• Direct the contractor how to work: For that use the Message Center API, to send a message to the contractor, with the URL where you host your task. [Note: oDesk does not provide functionality for handling the task execution, so it is up to you to build that infrastructure. If you have ever built an "external HIT" on MTurk, you are ready to go. Just now you need to send the oDesk workers a url, where they can login to your website, and their username/password. You can go full force and allow an oDesk authentication, but this seems a little bit too much for me.]
  • Whenever the contractor has completed enough tasks, use the Custom Payment API to submit the payment. Repeat as needed.
  • When the task is done, end the contract using the contracts API.
That's all folks! In the next few weeks, I will try to post the code for some of the crowdsourcing experiments that we conducted with oDesk.

Sunday, July 29, 2012

The disintermediation of the firm: The feature belongs to individuals

My experience with online outsourcing

I joined the Stern Business School, back in 2004. In my first couple of year, my research approach was pretty much a continuation of my PhD years: I was doing a lot of coding and experimentation myself. However, at some point I got tired to writing boring code: Crawlers, front-end websites, and other "non-research" pieces of code were not only uninteresting but were also a huge drain of time.

So, I started experimenting with hiring coders. First locally at NYU. Unfortunately, non-research student coders turned out to be a bad choice. They were not experienced enough to write good code, and were doing this task purely for monetary reasons, not for learning. I got nothing useful out of this. Just expensive pieces of crap code.

In summer of 2005, I started experimenting with online outsourcing. I tried eLance, Guru, and Rent-A-Coder. I tentatively started posting there programming projects that were not interesting conceptually (e.g., "crawl this website and store the data in a CSV file", "grab the CSV data from that website and put them in a database", "create a demo website that does that", etc)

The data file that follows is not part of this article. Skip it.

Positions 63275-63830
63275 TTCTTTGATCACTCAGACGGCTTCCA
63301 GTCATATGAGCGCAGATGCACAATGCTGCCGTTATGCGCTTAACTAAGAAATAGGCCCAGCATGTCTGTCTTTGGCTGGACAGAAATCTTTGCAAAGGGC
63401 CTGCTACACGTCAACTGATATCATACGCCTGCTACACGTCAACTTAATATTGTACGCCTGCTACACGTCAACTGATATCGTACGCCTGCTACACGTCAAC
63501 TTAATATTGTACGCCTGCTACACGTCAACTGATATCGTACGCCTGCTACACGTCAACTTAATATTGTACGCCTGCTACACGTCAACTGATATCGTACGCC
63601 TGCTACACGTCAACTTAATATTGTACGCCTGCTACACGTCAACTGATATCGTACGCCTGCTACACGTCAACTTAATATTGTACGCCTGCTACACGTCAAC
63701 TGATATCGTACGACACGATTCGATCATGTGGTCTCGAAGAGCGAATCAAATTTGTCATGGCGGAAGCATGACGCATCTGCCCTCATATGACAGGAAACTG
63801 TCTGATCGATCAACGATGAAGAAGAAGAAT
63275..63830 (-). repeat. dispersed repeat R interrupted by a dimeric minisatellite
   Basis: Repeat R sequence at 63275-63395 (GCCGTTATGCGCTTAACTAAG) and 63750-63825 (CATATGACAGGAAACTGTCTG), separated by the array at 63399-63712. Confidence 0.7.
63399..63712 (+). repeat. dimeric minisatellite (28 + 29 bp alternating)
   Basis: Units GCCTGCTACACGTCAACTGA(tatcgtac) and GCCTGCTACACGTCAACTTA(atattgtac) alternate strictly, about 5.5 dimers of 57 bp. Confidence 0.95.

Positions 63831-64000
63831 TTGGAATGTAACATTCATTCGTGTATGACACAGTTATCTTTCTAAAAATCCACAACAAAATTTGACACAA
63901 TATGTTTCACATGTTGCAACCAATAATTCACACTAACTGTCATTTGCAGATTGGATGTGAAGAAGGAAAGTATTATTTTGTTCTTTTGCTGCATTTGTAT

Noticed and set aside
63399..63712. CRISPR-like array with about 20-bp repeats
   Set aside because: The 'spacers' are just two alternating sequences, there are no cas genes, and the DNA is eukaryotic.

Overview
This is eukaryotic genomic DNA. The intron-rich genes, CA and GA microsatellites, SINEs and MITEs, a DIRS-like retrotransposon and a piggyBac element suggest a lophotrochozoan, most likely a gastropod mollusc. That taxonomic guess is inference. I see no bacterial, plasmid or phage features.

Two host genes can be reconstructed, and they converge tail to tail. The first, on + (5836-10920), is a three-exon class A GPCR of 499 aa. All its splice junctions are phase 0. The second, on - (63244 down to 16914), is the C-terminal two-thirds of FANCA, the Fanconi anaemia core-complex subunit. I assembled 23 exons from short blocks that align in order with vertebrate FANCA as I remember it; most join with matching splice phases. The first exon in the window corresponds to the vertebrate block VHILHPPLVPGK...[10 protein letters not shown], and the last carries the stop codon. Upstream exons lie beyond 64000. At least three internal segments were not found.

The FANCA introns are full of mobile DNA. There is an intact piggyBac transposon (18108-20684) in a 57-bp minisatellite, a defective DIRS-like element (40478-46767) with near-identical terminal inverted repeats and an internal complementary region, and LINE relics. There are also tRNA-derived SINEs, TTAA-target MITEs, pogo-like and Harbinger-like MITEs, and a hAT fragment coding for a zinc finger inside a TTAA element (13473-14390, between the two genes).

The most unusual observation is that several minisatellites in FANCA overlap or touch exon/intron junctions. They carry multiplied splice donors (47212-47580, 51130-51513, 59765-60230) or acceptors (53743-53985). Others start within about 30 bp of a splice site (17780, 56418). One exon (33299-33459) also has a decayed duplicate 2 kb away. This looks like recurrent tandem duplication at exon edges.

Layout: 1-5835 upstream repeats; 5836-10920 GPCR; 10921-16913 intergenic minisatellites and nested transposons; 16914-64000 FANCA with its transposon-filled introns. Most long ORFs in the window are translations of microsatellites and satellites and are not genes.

Quickly, I realized that this was a win-win situation: The code was completed quickly, the quality of the websites was much better than what I could prepare myself, and I was free to focus on my research. Once I started getting PhD students, outsourcing non-research coding requirements became a key part of my research approach: PhD time was too valuable to waste on writing crawlers and dealing with HTML parsing peculiarities.

Seven years of outsourcing: Looking back

Seven years have passed since my first outsourcing experiments. I thought it is now a good time to look back and evaluate.

Across all outsourcing sites (excluding Mechanical Turk), I realized that I had posted and hired contractors for a total of 235 projects. Honestly, I was amazed by the number but amortized this is just one project per 10 days, which is reasonably close to my expectations.

Given the reasonably large number of projects, I thought that I may be able to do some basic quantitative analysis to figure out what patterns lead to my own, personal satisfaction with the result. I started coding the results, adding variables that were both personal (how much did I care about the project? how detailed were the specs? how much did I want to spend?) and contractor-specific (past history, country of origin, communication while bidding, etc).

Quickly, even before finished coding, a pattern emerged: All the "exceeded expectations" projects were done by individual contractors or small teams of 2-3 people. All the "disappointments" were with contractors that were employees of a bigger contracting firm.

In retrospect, it is a matter of incentives: The employees do not have the incentive to produce to the maximum of their labor power. In contrast, individuals with their own company, produce much closer to their maximum capacity; the contractor-owners are also are connected to the product of their work, and they are better workers overall.

I would not attribute causality to my observation but rather self-selection: Individuals that are knowledgeable understand that the bigger firm does not have much to offer. In the past, the bigger firm was fulfilling the role of being visible and, therefore, bringing projects; the firm also offers a stable salary but for talented individuals this quickly becomes a stagnating salary.

With the presence of online marketplaces, the need to have a big firm to get jobs started decreasing. Therefore, the talented contractors do not really a bigger firm to bring the work.

The capable individuals disintermediate the firm.

The emergence of the individual